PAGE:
If an instrument like LSST quickly spots something as soon as it reaches magnitude 24½, how far away would a 60km first-time visitor from the Oort cloud be when it is spotted? I'm thinking that a huge iceball will make a visible coma sooner, but have no idea what actual numbers would be.

And, given that distance and a parabolic orbit, how much time would that give before it crosses Earth's orbit?

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    $\begingroup$ Question #2,000, if anyone's interested. $\endgroup$
    – HDE 226868
    Commented Jun 30, 2015 at 16:18

1 Answer 1


Even 100 meter NEOs could cause significant damage, and there are far more of them. LSST will be able to detect objects as faint as 24.5 in magnitude in a 30s visit, enabling it to detect 140m NEOs as far away as the Main Belt asteroids. [...] During its survey of the sky, LSST can find 90% of the PHAs over 140 meters in diameter.

Earth is 1 AU from the Sun, so that would be 1.2 to 2.2 AU away from us:

The Asteroid Belt is located in an area of space between the orbits of Mars and Jupiter. That places it between 2.2 and 3.2 astronomical units (AU) from the Sun. The belt is about 1 AU thick. The average distance between objects in the Asteroid Belt is quite large. If you could stand on an asteroid and look around, the next one would be too far away to see very well.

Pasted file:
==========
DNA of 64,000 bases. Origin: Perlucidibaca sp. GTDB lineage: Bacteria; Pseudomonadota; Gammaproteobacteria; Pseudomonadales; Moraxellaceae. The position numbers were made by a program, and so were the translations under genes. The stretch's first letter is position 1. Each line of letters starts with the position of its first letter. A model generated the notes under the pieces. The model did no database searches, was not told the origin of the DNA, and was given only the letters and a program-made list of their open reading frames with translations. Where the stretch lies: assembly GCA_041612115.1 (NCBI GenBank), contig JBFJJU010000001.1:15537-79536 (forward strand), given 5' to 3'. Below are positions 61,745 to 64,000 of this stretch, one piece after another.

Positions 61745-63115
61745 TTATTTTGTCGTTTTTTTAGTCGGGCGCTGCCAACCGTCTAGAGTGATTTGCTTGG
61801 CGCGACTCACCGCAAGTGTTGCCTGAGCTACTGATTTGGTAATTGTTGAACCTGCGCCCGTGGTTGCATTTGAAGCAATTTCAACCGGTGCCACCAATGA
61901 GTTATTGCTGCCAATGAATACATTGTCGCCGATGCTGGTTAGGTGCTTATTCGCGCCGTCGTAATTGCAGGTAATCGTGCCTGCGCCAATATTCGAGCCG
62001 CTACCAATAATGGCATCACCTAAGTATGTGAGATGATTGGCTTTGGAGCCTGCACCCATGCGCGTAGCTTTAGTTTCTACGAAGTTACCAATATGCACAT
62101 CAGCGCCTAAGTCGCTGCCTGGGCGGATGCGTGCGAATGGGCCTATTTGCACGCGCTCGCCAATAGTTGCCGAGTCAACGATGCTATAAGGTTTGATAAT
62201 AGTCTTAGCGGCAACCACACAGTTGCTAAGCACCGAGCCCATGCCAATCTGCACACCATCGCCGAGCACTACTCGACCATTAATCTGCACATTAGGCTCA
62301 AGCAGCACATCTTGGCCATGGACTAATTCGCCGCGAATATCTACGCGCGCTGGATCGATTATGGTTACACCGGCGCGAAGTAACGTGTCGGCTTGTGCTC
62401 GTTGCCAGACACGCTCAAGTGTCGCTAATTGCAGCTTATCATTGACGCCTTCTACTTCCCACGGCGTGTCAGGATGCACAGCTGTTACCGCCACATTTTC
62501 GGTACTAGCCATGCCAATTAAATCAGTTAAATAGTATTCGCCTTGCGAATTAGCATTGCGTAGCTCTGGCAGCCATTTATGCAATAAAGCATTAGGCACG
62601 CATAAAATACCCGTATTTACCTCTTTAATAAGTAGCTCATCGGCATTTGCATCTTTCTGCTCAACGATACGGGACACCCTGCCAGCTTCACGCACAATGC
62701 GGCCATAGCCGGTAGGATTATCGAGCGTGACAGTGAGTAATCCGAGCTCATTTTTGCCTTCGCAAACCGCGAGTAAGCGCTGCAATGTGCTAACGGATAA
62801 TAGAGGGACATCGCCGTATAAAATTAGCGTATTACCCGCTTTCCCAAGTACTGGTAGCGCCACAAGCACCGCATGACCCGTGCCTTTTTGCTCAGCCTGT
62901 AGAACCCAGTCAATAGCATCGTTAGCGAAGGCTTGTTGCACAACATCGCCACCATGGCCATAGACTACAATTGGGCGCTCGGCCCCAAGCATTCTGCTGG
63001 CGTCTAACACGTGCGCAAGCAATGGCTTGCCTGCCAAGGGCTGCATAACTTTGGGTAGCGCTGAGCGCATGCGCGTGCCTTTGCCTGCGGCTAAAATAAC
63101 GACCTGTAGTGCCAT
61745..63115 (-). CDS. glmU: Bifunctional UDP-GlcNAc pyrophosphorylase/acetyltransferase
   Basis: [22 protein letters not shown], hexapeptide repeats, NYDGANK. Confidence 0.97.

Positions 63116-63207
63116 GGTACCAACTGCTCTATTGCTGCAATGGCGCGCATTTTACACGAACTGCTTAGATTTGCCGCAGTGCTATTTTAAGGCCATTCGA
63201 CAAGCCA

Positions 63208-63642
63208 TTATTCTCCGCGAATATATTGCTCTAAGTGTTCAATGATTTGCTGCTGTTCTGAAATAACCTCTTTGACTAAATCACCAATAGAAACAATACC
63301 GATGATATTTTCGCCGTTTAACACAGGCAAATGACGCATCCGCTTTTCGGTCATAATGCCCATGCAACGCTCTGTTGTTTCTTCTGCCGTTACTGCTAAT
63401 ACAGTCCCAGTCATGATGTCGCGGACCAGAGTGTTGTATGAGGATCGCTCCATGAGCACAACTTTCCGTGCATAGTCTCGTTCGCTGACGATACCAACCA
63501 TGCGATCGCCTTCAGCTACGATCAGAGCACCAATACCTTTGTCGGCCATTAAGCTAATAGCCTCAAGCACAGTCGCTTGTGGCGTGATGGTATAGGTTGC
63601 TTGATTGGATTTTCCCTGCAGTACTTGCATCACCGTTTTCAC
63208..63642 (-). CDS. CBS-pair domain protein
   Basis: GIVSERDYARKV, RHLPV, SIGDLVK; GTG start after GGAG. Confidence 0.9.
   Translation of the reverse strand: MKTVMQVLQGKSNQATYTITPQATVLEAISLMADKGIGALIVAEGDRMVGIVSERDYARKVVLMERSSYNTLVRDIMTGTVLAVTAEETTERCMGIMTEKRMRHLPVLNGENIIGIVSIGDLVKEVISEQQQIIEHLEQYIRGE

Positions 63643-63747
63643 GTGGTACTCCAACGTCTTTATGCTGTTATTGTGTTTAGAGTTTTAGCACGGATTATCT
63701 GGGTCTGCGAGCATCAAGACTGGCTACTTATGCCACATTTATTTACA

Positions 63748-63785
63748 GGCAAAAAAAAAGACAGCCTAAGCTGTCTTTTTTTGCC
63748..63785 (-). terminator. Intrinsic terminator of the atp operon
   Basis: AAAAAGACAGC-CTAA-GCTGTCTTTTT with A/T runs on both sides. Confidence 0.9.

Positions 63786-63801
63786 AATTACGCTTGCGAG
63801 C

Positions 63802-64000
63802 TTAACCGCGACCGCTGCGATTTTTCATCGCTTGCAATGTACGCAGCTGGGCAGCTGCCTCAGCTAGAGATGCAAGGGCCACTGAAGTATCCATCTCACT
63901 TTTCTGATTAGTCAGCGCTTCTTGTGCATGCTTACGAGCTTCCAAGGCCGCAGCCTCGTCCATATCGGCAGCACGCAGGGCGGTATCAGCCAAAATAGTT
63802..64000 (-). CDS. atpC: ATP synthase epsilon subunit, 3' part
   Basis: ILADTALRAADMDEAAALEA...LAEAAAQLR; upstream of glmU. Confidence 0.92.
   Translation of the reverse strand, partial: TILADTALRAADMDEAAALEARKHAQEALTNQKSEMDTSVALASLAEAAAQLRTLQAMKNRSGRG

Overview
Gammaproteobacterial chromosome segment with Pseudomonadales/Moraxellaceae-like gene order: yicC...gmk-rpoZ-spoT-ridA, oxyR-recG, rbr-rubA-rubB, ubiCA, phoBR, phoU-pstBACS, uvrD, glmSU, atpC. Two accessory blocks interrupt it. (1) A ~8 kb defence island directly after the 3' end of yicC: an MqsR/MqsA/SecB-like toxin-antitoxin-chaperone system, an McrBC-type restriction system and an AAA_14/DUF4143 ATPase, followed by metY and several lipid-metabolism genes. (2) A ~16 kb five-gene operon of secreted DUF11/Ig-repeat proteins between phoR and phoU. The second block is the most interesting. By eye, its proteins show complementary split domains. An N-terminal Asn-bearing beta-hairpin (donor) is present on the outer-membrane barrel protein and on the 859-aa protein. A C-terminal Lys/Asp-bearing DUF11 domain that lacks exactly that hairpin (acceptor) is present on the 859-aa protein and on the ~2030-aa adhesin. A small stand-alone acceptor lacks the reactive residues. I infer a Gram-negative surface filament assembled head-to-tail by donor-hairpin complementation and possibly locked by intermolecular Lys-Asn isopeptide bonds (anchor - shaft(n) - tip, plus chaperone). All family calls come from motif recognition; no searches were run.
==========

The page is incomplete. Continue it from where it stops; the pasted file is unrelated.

Timewise, it would be about 8 years away:

The bottom right panel shows an example of a very different hazardous object - the 3 km large comet C/1996 B2 Hyakutake, which passed within 0.10 AU from Earth in 1996. The apparent magnitude vs. distance diagram indicates that the current generation of wide-angle imaging surveys, such as SDSS with V < 22, could have provided an early warning about 3 years before the closest approach (if they had sufficient cadence and sky coverage). With LSST, the warning time would be ∼8 years, with over 500 observations over that period.

Fortunately, your comet is 60 km, making the comet tail easy to spot:

While the solid nucleus of comets is generally less than 50 km across, the coma may be larger than the Sun, and ion tails have been observed to extend 3.8 astronomical units (570 Gm; 350×106 mi).

This table of impact risks shows that the most likely (5.8e-02) impact is between 2095 and 2113.


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